$$ S_{t_{k}}(\mathcal{M}; \, \mathcal{D}_{t_{k}} \cup \, \mathcal{M}_{t_{k-1}}) = \sum_{\mathbf{d}_{t_{k}} \, \in \, \mathcal{M} } \mathbb{E}_{\tilde{q}_{\theta_{t_{k}}}(\mathbf{w})} \big[ \log p(\mathbf{d}_{t_{k}} | \mathbf{w}) - \log \mathbf{r}_{t_{k}}(\mathbf{w}; \mathbf{d}_{t_{k}}) \big]. $$

This score function will select data points for which using the Gaussian proxies makes the most difference to the ELBO and thus should be kept in raw form (at the current time step).

Having selected the running memory, updating the Gaussian \(q_{\theta_{t_{k}}}(\mathbf{w})\) is straightforward. We can simply combine all Gaussian terms that have not been selected for the running memory, or, equivalently, remove their contributions from \(\tilde{q}_{\theta_{t_{k}}}(\mathbf{w})\):

$$ q_{\theta_{t_{k}}}(\mathbf{w}) = \tilde{q}_{\theta_{t_{k}}}(\mathbf{w}) \, \, / \hspace{-0.7em} \prod_{\mathbf{d}_{t_{k}} \, \in \, \mathcal{M}_{t_{k}}} \hspace{-0.7em} \mathbf{r}_{t_{k}}(\mathbf{w}; \mathbf{d}_{t_{k}}). $$
Results for memory-based variational approximation

Let us first look at some qualitative results and visually inspect the data points selected by our decision rule.

The figure shows the predictive distribution and data samples on a simple toy classification problem (two-moons dataset). Data from time step \(t_{k}\) and \(t_{\lt k}\) is visualised as large crosses and small dots, respectively, and data selected in the memory is marked with as yellow rectangles. As can be seen, our selection rule favours data points that are close to the decision boundary.

Variational Bayes with model adaptation

We have so far assumed data sets \(\mathcal{D}_{t_{k}}\) that arrive sequentially but being i.i.d., not only within each dataset but also between the different datasets. This assumption is made (often implicitly) for most recent continual learning algorithms and it may be reasonable in the typically considered multi-task scenarios where changes in the data distribution are algorithmic artifacts rather than natural phenomena. For example, in online multi-task or curriculum learning we want to learn a model of all tasks, but we may choose to learn the tasks incrementally in a certain order, where the ordering may be chosen random or according to some heuristic, e.g. first learning easier and then more difficult tasks.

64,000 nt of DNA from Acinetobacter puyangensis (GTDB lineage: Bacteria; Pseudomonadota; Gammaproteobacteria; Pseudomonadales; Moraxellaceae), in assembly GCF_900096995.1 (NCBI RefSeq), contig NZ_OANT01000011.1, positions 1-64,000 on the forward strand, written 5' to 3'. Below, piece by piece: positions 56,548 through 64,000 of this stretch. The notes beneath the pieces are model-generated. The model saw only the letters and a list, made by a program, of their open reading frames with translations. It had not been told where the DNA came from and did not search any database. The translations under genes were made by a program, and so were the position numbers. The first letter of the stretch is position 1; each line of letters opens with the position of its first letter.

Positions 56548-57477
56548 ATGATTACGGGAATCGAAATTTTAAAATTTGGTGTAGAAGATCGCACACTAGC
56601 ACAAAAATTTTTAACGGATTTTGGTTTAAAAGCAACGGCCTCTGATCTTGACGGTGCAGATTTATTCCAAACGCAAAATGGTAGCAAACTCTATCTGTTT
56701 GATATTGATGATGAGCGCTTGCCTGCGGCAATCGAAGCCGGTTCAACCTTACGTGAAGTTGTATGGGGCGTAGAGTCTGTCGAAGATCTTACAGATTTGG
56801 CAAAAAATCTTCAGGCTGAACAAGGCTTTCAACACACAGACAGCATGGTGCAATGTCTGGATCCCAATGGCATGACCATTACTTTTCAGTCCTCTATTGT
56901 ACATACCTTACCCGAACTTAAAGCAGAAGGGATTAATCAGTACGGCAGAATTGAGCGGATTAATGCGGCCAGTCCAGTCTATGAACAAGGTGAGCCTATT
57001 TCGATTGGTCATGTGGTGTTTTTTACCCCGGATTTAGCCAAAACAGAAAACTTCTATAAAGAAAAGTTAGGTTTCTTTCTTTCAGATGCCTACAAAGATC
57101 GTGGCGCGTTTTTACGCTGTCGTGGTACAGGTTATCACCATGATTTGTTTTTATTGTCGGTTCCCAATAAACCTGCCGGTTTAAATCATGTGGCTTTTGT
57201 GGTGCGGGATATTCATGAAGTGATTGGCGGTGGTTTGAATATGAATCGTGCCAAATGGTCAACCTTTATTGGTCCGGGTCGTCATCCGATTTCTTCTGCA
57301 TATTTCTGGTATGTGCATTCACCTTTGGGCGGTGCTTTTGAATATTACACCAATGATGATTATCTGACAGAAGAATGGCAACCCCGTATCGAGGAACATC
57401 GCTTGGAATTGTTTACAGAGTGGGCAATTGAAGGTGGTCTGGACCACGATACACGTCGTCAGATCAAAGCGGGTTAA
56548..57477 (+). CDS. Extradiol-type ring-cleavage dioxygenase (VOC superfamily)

However, the online i.i.d. assumption is wrong if the data distribution changes over time. For example, in online Variational Bayes (VB) the variance of the Gaussian posterior approximation shrinks at a rate of \(O(N)\), where \(N\) is the total number of data. Thus, learning will come to a halt as more and more data are observed; adaptation to changes in the data distribution is not possible.

In our work, we explored two alternative methods for adapting to changing data. In the first approach we impose Bayesian exponential forgetting between each tasks; in the second approach we implement the adaptation through a diffusion process applied to the neural network parameters. In the following, we present the approach using Bayesian forgetting.

Adaptation with Bayesian forgetting

Model adaptation through forgetting can be achieved by decaying the likelihood based on the temporal recency of the data and a Bayesian approach, involving a prior distribution and posterior inference, can be formulated as

$$ p(\mathbf{w}|\mathcal{D}_{t_{1}:t_{K}}) \propto p_{0}(\mathbf{w}) \prod_{k=1}^{K}p(\mathcal{D}_{t_{k}}|\mathbf{w}) ^{(1-\epsilon)^{ \frac{t_{K}-t_{k}}{\tau}}}, $$

where \(\tau\) is a time constant. The posterior of this new model involving decaying likelihood functions can be formulated sequentially, similarly to how we have shown in the beginning of this post: